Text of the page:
A few months ago I discovered the Groove Pizza App made by the NYU MusEDLab: a circular rhythm app for creative music making and learning. This app is also great for learning and u...
Let's talk about chords !
This series of 6 posts is meant to be read after this other series of posts on melodic intervals, but you can skip them if you want, and read them later if you feel the need.
As usual, take your time and, if you can, play every single example on a piano!
In this post, I will focus on a simple kind of chord, so we get used to the concept.
I will briefly talk about harmonic intervals, since we need them to build chords. (basically, a chord can be viewed as a superimposition of harmonic intervals)
That's exactly what we'll do in order to obtain what is called a triad.
Then, I will introduce the most common kind of chord : the major chord.
In this previous series of posts, we reviewed the main melodic intervals. As a reminder :
A melodic interval is a sequence of two consecutive notes.
There is another kind of interval : harmonic intervals.
An harmonic interval is a set of two notes played simultaneously.
Here are 8 measures of music. Each measure contains an harmonic interval. (Could you name each one ? If not, you could have a look at this post.)
The name of an harmonic interval is exactly the same as the corresponding melodic interval, so nothing special to mention here...
In the next section we'll see how intervals help us to build chords.
The concept of a chord is sometimes fuzzy, but we'll try to address all of its aspects. (this is a series of posts, so we'll be able to do that step by step).
Let's begin with the broader definition of what a chord is4.
A chord is a set of notes.
For now, this definition is not very helpful to fully understand what a chord is... So let's move on and talk about :
For the moment, we don't want to study all possible combinations of notes, so we will focus on a very specific kind of chord : the triads.
A triad is a chord of 3 notes that can be stacked in thirds.
More specifically, we will focus on triads in root position
A triad in root position is a chord of 3 notes that are stacked in thirds.
Please notice the subtle difference in the definitions. I know it's a lot of information, but stay with me :)
Have a look at this :
In the first bar we have a 3rd (C-E).
In the second bar we build a 3rd above the E : (E-G) For the moment, we don't care about the quality of the thirds. (major, minor...)
When we stack the two thirds, we obtain the triad (in root position) located in the thirds measure.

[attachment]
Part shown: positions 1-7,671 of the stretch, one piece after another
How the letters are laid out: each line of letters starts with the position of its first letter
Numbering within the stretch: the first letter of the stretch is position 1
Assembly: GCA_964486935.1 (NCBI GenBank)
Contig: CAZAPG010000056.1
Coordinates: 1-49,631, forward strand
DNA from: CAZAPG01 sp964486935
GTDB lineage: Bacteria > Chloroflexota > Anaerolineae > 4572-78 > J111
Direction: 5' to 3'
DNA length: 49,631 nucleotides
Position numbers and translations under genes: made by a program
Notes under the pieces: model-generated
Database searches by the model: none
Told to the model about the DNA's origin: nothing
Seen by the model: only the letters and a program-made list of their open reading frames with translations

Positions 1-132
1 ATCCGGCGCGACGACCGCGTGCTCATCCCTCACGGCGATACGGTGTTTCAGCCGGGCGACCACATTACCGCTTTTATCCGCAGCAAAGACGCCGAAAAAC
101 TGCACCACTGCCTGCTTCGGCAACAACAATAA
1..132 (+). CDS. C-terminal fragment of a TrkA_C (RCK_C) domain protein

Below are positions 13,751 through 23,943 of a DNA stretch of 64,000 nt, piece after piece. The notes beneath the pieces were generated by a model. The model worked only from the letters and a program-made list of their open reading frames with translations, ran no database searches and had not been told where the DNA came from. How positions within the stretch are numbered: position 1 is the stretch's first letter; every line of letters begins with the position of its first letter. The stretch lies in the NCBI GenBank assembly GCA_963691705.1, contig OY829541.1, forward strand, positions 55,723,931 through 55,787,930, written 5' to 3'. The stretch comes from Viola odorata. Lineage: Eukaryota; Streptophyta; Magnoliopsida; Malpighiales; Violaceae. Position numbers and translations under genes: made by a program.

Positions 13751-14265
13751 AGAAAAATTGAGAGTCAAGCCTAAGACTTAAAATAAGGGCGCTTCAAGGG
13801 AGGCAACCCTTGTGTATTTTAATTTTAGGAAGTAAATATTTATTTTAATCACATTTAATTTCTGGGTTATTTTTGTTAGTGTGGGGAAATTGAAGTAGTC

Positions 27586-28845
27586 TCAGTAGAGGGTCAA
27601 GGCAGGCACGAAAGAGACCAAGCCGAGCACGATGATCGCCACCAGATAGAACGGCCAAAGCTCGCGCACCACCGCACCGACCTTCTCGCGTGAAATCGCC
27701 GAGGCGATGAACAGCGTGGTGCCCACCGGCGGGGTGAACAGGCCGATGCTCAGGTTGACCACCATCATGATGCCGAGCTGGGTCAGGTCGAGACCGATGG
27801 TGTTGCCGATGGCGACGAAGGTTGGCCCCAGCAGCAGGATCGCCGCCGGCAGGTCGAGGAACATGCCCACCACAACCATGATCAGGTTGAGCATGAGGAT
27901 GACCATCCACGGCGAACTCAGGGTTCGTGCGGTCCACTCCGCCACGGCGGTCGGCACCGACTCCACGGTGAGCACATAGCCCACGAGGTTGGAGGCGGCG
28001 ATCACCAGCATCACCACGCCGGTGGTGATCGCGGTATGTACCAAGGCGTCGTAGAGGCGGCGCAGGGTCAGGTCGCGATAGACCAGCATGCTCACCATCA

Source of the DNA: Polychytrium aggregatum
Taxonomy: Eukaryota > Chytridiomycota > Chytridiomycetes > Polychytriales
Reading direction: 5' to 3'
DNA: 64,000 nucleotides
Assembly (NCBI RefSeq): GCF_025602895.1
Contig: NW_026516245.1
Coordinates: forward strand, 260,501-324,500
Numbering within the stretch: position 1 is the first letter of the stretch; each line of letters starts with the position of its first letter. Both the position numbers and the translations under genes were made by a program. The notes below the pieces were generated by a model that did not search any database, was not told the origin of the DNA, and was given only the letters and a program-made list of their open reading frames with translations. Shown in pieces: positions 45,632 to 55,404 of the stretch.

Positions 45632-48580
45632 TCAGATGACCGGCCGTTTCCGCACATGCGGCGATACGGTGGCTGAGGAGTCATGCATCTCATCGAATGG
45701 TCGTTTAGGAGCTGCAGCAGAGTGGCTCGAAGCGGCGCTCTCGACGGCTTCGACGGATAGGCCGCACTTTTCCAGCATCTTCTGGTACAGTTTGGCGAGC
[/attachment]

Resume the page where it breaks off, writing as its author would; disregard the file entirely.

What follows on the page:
As you can see, there is nothing complicated here. Let's write down other triads, just to get used to it.
As you can see, I've put a chord on each beat. Each one is made out of 3 notes stacked in thirds.
Usually, we give each note of a triad a name : on the bottom we have the root. In the middle, we have the third. On top we have the fifth. (The interval between the bottom note and the top note is a fifth, so that's a reasonable name...)
As you can see, each triad in root position contains 3 notes on lines, or 3 notes on interlines. This helps us visually !
Now that we know how to construct a triad, let's concentrate on a specific kind of triad : the major triad.
So far, we talked about interval types (thirds and fifths) but we never mentionned interval qualities. (if you don't feel at ease with those words, have a look at the blog post interval names )
Let's define interval quality.
If the interval between the root and the third is a major third and the interval between the root and the fifth is a perfect fifth, the name we give to the triad we obtain is major triad in root position also called major triad or major chord.
Here are some major chords :
Take a minute to check that each chord is a triad in root position (3 notes stacked in thirds). The interval between the root and the third is a major third, and the interval between the root and the fifth is a major fifth. (that is to say : all those chords are major triads in root position)
See you in the next post where we'll talk about minor chords, and comparison between major and minor chords.
As for eastern culture, I have to say i'm not an expert ... I know that some traditional music doesn't rely on chords, and other are similar to western modern habits regarding chords, but again, i'm not an expert ! ↩
Have a look at Bach's Chaconne in D minor for solo violin Analysis and its corresponding performance by Itzhak Perlman. ↩
Later in this series of posts, we'll clarify this, and introduce the concept of Pitch class. ↩